As I sit here at the computer, trying to win my battle with the nyamuk (mosquitoes) in my room (and losing), I can hear the sounds outside my house of life going on around me in Jakarta – the roosters are crowing (and they never stop), the roti (bread) man is driving around and around with the funny electronic jingle he has attached to his bike, the bakso (meat ball) man is beating his little bell, the nannies are playing games with the kids (or each other) and hysterically laughing on the street, the old lady is endlessly sweeping the garden – swish swish – someone is clearing their throat…oh and spitting…aah the gentle sounds of the street that let me know that there is all sorts of funny and confusing stuff going on around me. I think for a moment about how gentle and quiet it is in Jakarta, even though millions of people are teeming around outside of this quiet street going about their daily business.
And then….hmm what’s that sound…it’s 6pm…it’s coming…crackle crackle..the old speaker is being turned up to maximum volume…themuezzin is ready…he clears his throat, puts his mouth directly on the microphone and chants “Allahu Akbar Ash-had al-la ilaha illa llah…” (I think).
And then I realize again how little I understand about this place; its beats and rhythms, its beliefs and motivations, its tinny yet extremely loud speakers blaring out religious reminders 5 times a day whether you want to hear it or not. I have come from a world where we keep things inside; we keep our voices down and don’t talk about our religious belief (mostly because we don’t have any) and now I am living in a city where religion rules.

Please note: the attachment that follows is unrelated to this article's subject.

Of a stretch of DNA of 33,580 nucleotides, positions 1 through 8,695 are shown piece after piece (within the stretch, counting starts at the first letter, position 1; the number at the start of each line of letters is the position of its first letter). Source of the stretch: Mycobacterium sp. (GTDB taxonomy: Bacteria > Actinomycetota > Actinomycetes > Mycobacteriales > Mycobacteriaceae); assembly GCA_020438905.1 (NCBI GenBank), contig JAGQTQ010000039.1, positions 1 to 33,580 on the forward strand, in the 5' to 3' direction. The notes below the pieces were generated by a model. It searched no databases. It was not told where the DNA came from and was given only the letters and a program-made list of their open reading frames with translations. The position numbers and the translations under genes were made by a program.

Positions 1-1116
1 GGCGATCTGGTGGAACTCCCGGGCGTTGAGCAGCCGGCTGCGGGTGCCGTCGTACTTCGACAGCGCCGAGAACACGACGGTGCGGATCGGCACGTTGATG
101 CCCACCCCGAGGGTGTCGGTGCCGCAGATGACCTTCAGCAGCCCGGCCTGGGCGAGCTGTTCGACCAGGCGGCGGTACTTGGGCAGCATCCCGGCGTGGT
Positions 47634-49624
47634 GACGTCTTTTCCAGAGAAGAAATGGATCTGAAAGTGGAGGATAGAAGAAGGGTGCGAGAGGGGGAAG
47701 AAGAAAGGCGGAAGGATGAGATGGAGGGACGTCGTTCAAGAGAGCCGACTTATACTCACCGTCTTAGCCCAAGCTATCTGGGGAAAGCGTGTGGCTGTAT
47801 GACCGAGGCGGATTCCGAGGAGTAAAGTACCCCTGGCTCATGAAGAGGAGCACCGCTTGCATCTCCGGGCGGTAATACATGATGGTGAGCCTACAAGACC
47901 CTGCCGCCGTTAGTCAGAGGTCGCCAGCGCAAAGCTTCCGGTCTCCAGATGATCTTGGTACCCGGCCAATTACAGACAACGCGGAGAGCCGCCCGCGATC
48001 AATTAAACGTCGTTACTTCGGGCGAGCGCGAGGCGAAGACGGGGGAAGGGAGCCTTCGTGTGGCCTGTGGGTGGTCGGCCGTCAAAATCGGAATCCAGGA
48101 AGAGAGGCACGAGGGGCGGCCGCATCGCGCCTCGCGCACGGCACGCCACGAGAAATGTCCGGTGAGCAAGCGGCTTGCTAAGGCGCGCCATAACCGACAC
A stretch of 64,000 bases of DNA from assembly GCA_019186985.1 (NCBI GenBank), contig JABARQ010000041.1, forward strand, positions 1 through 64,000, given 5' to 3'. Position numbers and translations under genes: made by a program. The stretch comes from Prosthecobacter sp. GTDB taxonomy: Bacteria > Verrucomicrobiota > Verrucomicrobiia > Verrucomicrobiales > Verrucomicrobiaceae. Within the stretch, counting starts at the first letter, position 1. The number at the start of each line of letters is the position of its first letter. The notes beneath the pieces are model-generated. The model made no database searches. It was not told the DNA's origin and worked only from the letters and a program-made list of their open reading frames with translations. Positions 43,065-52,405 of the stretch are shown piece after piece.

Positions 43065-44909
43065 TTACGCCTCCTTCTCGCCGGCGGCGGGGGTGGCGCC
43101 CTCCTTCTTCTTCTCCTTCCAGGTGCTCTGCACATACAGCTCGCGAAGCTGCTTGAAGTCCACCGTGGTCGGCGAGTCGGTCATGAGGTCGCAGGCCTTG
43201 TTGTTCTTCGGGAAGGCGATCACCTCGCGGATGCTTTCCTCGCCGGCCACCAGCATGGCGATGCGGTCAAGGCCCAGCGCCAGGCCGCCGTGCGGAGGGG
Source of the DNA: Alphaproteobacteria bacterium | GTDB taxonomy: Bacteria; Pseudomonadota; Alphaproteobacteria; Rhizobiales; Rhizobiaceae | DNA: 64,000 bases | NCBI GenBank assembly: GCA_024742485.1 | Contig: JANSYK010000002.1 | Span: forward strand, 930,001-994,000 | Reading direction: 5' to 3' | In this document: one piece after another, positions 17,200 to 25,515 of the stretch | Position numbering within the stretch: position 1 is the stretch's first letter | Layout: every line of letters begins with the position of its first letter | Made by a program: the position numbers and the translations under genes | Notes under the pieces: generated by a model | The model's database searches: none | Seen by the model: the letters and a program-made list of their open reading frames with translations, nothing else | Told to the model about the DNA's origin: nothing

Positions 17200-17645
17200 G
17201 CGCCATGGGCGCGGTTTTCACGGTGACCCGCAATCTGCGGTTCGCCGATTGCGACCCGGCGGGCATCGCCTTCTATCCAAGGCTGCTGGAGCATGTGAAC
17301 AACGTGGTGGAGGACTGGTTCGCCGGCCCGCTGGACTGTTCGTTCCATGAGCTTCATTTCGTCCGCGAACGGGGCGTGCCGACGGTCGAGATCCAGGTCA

My pacar, who is Indonesian and Muslim, laughs at me when I complain about the sound of the mosque – he says to me “if you don’t like the sound of the mosque, then you shouldn’t live in Jakarta” and I grimace and say, “But I love Jakarta, I just don’t understand why it has to be so loud” and he laughs in his annoyingly santai way and says “you should buy some land and build your own country”. I suggest buying a little CB radio for every person in the surrounding area so they can choose to turn it on if they want the reminder, but he doesn’t even grace that with a response. After all, he is right, this is Jakarta, it’s Muslim, people like the call to prayer, in fact, many are so used to it that they barely hear it anymore.
When it starts at 4am I am instantly awake, throwing the bed covers this way and that, while he continues to snore blissfully unaware of the madness happening beside him. I think of bule responses to the problem – could I buy the mosque a new speaker? Give a lesson in putting your mouth a few centimeters away from the microphone to take the away the distortion?
Then I think, in a world gone wrong, now isn’t the time to be complaining about anything to do with Islam. I don’t mean that Muslims are scarey, I mean, while the West is having champagne cocktails over the murder of Osama Bin Laden (and forgetting they can’t afford the champagne cause they spent all their money bombing countries and killing people trying to find him), while Obama is making heroic speeches about the sweetness of revenge, it’s a time when women wearing jilbabs and people with brownish skin living in Western countries are at a greater risk of being attacked, of swastikas coming back in vogue, where the losers are pretending to be winners… the football hooligans have been unleashed; brainless and ignorant of the fact that they have been made fools of and lied to.
And so the holy wars continue. Bible vs Qur’an. Me and the rooster. Osama vs Obama. Me and the muezzin. Rich vs poor. Rich vs rich. Poor vs Poor. Ah give me a drink.
So maybe I will ease off my internal battle with the muezzin and try and enjoy the sounds of Islam. Cause when I think about it, it sounds a lot better than the call to prayer of the West…”Tonight on CNN…Operation Geronimo…Enemy Killed…Hurrah!”